Condom architecture

A team of Sydney-based designers are the pioneers behind an unusual proposal for encasing buildings with hi-tech sheaths. Jay Merrick unwraps 'condom architecture'

Picture, for a moment, the buildings you really loathe – the ones you think are such a brutish affront to humane urban life that they should be flattened. The NatWest tower in London, perhaps? Or, if you want to think mendaciously big, what about the whole of the centre of Croydon? Now re-imagine them, but this time encased in giant condoms. You needn't be too shocked, because that's exactly what a trio of Australian-based high-tech architects called LAVA are proposing – and they've said the Barbican in London is a suitable case for treatment.

The idea of sheathed buildings is not entirely trivial. And the forms that LAVA, or the Laboratory for Visionary Architecture, are proposing raise fresh ambiguities about architectural causes and effects. Will buildings with high- tech skins make architecture an increasingly superficial experience; or are we seeing the first strange expressions of a new kind of environmental design? These designers are not just theorists. Led by Chris Bosse, and working with engineers, Arup, LAVA created the visually and technically advanced bubble-wrap that formed the weirdly cellulitic facades of the Water Cube at the Beijing Olympics. This is very much can-do technology.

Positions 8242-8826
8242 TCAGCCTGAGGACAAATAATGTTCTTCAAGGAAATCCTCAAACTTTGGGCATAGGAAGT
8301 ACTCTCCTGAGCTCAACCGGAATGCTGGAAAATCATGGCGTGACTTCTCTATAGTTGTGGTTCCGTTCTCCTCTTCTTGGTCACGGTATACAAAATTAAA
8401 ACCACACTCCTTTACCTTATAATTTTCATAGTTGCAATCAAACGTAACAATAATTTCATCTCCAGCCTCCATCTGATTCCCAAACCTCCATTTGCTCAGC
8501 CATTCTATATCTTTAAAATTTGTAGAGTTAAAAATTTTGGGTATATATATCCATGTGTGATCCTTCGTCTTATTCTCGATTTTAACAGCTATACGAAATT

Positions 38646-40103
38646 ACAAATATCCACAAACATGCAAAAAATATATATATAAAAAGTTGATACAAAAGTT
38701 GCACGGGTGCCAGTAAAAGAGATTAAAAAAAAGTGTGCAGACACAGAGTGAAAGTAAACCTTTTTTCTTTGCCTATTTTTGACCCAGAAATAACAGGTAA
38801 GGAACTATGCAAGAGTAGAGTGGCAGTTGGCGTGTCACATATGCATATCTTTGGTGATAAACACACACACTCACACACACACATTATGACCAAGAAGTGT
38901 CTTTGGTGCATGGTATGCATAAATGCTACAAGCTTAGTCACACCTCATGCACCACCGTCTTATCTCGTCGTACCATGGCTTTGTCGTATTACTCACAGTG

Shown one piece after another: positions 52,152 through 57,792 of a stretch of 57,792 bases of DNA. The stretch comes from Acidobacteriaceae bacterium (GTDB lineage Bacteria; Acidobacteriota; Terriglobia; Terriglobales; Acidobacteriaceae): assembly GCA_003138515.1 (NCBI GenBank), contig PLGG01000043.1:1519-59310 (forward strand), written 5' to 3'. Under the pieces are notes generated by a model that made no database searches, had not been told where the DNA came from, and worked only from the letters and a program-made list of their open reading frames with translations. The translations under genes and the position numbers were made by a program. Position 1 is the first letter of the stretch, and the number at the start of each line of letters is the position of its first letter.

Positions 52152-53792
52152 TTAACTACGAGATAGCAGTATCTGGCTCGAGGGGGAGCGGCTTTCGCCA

Buckminster Fuller would have approved. Fuller – aka Bucky, or Trimtab – was probably one of modern architecture's flawed geniuses; a mid-century genius who invented the geodesic dome and foresaw the threat of industrialisation to nature decades before most, yet proposed solutions that required mass-produced and impractical metal structures. In 1968, the fabled engineer and "spaceship earth" philosopher announced his grandest hallucination: to enclose most of New York city under a geodesic dome a mile high and two miles in diameter – a bizarre precedent for The Truman Show.